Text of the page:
What becomes clear is that capitalism’s operating system (the “code” that defines how to play the game) and objective function (the narrative myth that sets forth the prime directive—what the system seeks to prioritize and promote) all but determine societal outcomes. Today’s shareholder capitalism, for example, seeks to maximize the returns to a single stakeholder—investors—by maximizing the quarterly earnings growth of companies. As executive turned author Ed Chambliss notes, focusing on returns to a single constituency group while downplaying or disinvesting in others (such as employees, suppliers, customers, and communities) is like trying to balance on a “one-legged stool.”12

Exhibit P.1. Preview: Three Capitalist Reformations

But like past cycles of capitalist reformations, tomorrow’s sustainable capitalism aims to expand this logic by defining societal contribution—serving all stakeholders—as the objective function with profitability representing only one of the many necessary prerequisites to achieving this larger end. As Darden School professor Ed Freeman explains, this version of capitalism taps the “power of AND” rather than seeing the various stakeholders’ interests as inherently in conflict—a zero sum game.13

The use of the term “reformation” here also seems apt, given the religiosity and ideological fervor of the crusaders for the various forms of capitalism throughout history. As we will see, this has included passionate belief in such things as Deism, Social Darwinism, and market fundamentalism. Indeed, there is a mythical quality to the rhetoric used by advocates for the various incarnations of capitalism. Witness the use of terms such as invisible hand, general equilibrium, magic of the market, trickle down, economic liberty, and most recently, sustainability and regeneration.

Reader’s Roadmap

Through it all, there is a certain sense of déjà vu—that which goes around comes around again. Indeed, the first section of the book will make it apparent that many of the challenges capitalism faces today—concentration of wealth at the top, monopoly power, environmental degradation, and toxic levels of inequality—have been confronted before. And while the scale and scope of the challenges we face today may be unprecedented, we can learn from history so, as the saying goes, we are not doomed to repeat it.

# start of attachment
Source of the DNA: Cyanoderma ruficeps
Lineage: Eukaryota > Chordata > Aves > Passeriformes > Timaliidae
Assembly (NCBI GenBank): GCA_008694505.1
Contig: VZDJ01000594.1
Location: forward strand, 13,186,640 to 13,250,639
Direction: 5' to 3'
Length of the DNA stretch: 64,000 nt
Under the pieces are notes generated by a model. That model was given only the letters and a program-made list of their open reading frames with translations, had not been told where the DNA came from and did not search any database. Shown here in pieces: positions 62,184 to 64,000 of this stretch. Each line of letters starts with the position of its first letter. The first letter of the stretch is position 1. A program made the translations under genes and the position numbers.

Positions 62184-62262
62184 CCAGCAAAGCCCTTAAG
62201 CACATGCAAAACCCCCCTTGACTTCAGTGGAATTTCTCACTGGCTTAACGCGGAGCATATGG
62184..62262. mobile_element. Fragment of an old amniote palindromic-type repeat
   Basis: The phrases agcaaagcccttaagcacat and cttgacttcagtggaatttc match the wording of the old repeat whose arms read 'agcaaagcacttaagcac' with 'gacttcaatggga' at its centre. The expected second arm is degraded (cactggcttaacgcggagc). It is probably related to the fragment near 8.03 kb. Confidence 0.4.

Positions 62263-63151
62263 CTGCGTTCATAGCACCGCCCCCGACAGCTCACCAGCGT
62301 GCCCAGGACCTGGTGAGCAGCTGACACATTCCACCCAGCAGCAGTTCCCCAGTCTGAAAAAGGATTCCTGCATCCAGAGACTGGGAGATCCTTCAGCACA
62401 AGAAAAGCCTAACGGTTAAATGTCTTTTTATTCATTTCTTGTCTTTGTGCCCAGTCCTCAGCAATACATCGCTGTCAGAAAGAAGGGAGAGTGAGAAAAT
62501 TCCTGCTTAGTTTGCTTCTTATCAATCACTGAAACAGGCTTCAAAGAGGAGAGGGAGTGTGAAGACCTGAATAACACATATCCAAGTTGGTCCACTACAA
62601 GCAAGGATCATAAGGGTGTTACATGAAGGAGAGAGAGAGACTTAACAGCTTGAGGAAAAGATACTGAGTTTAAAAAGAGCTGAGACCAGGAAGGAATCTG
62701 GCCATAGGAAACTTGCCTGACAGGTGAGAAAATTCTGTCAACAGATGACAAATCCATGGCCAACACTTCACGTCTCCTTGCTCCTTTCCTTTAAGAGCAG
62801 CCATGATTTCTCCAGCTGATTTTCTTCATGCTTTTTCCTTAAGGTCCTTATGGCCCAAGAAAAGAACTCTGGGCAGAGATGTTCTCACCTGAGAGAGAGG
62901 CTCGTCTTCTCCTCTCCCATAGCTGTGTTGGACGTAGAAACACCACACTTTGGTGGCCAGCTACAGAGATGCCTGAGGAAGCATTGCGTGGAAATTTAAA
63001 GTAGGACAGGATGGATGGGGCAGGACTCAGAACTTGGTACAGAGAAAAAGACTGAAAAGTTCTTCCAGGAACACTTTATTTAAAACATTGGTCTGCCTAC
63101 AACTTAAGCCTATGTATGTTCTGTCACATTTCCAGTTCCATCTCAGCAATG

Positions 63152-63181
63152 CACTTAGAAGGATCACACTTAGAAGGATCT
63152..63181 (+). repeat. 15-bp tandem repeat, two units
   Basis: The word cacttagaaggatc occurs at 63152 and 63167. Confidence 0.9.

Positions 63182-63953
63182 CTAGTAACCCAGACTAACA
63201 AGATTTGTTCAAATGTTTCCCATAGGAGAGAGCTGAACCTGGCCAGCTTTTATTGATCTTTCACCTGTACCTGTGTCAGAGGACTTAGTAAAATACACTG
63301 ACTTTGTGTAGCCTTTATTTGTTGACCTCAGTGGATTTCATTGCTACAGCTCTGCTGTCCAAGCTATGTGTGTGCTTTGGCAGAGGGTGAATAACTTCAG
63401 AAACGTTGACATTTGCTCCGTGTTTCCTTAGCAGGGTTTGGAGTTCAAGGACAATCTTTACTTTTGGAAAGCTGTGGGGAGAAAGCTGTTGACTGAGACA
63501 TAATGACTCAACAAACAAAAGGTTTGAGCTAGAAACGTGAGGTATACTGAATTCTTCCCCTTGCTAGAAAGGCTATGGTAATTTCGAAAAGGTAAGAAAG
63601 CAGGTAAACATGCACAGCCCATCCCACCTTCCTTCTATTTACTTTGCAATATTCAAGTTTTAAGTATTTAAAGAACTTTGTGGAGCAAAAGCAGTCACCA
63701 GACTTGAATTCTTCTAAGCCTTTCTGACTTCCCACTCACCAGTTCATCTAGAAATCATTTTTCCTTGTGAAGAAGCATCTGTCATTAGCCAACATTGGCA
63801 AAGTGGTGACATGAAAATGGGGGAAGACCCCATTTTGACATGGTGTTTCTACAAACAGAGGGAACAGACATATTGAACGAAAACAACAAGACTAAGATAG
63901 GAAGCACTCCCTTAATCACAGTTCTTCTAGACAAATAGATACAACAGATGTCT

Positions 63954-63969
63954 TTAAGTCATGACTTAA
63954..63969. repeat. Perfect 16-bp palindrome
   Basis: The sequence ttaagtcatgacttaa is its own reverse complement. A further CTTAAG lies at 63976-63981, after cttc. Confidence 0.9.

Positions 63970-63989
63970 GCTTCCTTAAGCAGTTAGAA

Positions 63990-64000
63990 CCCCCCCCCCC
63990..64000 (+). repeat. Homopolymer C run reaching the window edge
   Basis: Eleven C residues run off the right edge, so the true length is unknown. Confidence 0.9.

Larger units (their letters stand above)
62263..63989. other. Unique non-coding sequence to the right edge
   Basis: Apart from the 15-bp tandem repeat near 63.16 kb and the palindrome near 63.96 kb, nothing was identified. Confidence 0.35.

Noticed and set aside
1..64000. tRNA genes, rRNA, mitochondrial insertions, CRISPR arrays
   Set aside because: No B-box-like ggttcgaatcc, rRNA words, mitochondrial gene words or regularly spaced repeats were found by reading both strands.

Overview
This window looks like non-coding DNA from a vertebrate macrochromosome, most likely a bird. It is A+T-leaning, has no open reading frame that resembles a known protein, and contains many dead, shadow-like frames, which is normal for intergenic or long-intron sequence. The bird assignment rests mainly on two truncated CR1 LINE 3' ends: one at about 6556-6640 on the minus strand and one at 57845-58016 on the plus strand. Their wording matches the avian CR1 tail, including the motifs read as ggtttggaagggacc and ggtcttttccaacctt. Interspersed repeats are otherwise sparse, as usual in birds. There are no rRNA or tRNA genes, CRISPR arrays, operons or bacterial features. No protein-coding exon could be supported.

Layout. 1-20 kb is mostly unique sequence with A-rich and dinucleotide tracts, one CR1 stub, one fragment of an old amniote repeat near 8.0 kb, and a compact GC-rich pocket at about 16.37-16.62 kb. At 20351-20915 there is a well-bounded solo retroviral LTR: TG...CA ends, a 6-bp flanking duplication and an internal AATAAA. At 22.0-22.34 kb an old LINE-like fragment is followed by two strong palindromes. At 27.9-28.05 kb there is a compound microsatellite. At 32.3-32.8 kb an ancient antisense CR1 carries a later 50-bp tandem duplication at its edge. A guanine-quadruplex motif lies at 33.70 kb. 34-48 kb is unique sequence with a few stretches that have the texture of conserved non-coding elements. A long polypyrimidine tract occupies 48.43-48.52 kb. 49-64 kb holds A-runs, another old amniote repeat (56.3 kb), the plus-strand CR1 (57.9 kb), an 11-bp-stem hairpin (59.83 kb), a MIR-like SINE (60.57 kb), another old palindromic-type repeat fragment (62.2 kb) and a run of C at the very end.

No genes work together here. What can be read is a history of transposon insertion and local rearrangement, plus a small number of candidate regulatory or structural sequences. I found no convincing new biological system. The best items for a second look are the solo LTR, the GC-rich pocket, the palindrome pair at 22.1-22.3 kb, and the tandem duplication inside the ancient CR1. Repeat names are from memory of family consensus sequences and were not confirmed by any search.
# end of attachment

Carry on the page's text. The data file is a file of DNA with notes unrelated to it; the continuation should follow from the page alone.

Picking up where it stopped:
Chapter 1, “Capitalism’s Heritage: Extraction Is Not Preordained,” takes a deep dive into the roots of our current predicament. It begins with an effort to understand the origins of the capitalist “mindset,” given that the modern orientation toward progress, prosperity, and science dates back only to the Renaissance and ensuing Age of Exploration. For the first two reformations, I try to identify and distill those elements, events, patterns, and practices most important to the evolution of the capitalist idea. Conclusion? There is nothing preordained about today’s obsession with quarterly earnings and shareholder primacy. Chapter 2, “The Next Capitalist Reformation: Sustainable Capitalism,” then explores the rise of neoliberalism and shareholder capitalism in the 1980s and the countervailing forces that now drive the transformation to what I refer to as “sustainable capitalism.” In essence, the first two chapters provide the detailed narrative to accompany Exhibit P.1. The story is told from an American perspective since, for at least the last century, the US has had an outsized impact on the evolution of capitalism around the world. Indeed, the still dominant model—shareholder capitalism—is largely an American creation.